What may seem like strange cat behaviors can be anything from an expression of stress, to illness, to misplaced aggression to... normal!
Some of these behaviors may be normal in the cat world, and others may be due to emotional or medical problems, and it's just a matter of understanding what's going on. I've used examples here where my cats exhibit some of these behaviors.
Scratching behavior is exhibited on a regular basis. Declawed cats exhibit scratching behavior as well.
Scratching is a method of scent marking, as well as a way to sharpen claws. This instinctive behavior cannot be denied, and your cat must have an outlet. Scratching relieves stress and if you try to stifle it, you'll add to your cat's stress levels.
It's fully understandable that you don't want your cat scratching the furniture. A cat scratching post, therefore, is essential for your cat's well-being and overall health.
Alternatively, you can offer a scratching board, or you can get a cat tree with a scratching post built in. Or, try something like the Ultimate Cat Scratcher Lounge.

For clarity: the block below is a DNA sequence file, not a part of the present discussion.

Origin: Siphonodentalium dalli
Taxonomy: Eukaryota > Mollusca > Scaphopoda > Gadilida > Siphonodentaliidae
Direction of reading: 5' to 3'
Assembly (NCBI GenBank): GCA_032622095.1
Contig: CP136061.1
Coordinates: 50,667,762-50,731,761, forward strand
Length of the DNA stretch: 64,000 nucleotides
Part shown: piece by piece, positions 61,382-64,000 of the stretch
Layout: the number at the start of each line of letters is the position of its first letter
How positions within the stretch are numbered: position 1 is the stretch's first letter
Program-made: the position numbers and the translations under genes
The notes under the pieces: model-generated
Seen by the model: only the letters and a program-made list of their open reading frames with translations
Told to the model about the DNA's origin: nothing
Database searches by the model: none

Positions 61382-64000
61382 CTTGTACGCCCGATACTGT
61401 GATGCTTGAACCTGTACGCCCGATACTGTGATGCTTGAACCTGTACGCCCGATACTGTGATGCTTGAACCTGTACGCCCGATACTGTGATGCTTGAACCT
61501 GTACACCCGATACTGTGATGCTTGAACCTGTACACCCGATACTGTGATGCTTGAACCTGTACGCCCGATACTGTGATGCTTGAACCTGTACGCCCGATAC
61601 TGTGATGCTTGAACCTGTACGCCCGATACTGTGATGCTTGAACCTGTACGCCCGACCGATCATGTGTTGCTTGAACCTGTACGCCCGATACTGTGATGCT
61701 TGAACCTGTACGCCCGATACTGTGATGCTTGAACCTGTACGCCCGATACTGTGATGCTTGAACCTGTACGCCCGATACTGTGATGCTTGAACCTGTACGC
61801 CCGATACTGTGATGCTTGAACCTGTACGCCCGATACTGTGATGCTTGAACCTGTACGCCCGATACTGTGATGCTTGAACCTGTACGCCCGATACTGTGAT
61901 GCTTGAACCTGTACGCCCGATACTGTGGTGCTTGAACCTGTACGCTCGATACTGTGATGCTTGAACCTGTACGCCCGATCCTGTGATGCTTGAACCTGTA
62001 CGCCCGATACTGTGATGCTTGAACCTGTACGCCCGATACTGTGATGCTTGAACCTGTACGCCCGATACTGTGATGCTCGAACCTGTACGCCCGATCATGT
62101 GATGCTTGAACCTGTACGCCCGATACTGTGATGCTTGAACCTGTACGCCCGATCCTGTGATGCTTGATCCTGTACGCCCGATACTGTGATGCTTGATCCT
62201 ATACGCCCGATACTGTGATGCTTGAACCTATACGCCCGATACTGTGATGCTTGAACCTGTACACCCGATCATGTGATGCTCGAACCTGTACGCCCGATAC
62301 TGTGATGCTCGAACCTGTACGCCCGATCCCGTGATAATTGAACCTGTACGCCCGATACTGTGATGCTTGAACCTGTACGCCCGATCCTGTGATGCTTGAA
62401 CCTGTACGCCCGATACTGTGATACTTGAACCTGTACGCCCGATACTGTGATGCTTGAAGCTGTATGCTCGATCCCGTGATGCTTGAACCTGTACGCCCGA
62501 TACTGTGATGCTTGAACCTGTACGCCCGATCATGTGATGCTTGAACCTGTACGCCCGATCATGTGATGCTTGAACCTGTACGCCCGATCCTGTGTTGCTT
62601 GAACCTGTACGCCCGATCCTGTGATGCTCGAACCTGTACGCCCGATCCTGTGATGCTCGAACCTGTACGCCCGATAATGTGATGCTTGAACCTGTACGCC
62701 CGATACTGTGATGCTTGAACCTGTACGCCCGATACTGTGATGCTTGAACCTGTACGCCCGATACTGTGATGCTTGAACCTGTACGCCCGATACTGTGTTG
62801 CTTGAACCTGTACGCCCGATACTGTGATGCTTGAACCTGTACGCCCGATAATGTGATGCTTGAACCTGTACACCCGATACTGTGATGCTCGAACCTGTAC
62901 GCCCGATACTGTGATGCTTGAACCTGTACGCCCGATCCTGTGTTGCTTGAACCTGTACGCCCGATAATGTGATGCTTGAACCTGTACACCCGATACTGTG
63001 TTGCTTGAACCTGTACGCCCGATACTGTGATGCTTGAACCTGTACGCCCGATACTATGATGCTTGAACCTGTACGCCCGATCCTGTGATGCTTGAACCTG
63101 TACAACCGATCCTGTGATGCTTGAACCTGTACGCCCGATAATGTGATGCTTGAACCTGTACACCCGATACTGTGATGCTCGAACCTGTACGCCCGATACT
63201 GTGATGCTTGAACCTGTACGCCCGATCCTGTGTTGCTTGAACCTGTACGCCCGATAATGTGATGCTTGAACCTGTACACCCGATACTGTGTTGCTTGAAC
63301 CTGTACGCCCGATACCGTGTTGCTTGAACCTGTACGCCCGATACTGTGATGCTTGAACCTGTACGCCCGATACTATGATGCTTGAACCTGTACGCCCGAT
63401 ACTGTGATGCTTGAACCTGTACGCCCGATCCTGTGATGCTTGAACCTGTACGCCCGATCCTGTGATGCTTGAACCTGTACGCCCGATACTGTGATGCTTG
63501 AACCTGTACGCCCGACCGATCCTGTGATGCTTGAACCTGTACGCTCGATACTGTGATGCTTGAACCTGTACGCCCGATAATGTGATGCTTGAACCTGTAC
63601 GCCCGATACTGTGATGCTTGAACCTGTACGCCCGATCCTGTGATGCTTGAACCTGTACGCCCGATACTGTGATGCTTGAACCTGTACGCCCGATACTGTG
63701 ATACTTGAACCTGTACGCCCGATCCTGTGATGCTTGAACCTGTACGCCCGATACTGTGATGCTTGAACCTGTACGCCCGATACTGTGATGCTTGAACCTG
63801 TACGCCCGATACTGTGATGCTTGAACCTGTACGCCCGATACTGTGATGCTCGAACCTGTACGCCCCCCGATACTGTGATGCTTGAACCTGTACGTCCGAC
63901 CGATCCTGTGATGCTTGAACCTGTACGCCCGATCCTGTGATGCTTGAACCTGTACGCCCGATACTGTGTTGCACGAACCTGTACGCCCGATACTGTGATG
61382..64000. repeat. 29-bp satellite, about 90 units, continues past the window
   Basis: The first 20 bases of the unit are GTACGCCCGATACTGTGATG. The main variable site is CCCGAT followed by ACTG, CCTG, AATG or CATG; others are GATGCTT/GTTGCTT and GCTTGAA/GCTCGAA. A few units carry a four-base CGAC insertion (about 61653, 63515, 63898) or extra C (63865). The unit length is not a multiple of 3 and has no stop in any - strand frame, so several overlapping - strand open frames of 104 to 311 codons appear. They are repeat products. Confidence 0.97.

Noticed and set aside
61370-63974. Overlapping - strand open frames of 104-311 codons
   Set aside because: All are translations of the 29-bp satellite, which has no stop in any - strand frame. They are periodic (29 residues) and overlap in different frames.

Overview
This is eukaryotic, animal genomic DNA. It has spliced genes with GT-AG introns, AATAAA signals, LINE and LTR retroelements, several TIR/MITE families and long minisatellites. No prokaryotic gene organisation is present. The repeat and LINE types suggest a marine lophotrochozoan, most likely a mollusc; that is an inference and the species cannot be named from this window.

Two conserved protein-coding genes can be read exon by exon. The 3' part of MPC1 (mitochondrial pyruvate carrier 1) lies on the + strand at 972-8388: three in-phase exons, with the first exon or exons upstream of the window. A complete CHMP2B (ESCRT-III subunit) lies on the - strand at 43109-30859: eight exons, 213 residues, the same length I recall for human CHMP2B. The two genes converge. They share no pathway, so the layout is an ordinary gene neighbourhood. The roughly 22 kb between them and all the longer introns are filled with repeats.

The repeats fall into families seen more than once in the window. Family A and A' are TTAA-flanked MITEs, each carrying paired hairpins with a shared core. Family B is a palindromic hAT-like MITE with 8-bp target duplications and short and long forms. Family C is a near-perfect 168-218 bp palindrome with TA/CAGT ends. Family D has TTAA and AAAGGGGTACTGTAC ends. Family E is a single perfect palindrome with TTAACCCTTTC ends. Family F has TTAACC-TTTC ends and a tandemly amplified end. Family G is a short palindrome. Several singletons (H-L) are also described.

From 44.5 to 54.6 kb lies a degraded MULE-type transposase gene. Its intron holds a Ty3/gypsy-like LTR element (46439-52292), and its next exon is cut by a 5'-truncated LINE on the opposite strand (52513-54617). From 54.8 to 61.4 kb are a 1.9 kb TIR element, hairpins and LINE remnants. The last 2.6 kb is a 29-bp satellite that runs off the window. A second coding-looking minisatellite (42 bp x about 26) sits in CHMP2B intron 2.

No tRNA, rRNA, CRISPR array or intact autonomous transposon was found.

If you're a cat owner, the litter box is one of the most important cat related items in your home. But there are some strange cat behaviors associated with this common item. Why do cats need one, why do they always use your garden when outside?
Why do they sometimes play in the box? Or Sleep in it?
House cats retain a lot of the instinctive behaviors that their cousins in the wild exhibit. One of those is to cover their tracks so that predators can't find them. This includes covering feces and urine.
It's no surprise then that cats usually prefer to eliminate on loose, sandy soil, and therefore using a litter box kind of comes naturally.
Kind of. If left to their own devices outside, cats would use many different areas to eliminate around their territory. It also comes as no surprise then that using sand boxes or garden beds for outdoor elimination is quite normal for a cat.
If garden intruders are a problem for you, there are a number of cat repellent products that you can use to keep cats out of your yard or keep your cat away from certain areas of the garden.
If your cat is experiencing litter box problems then you'll want to see this guide.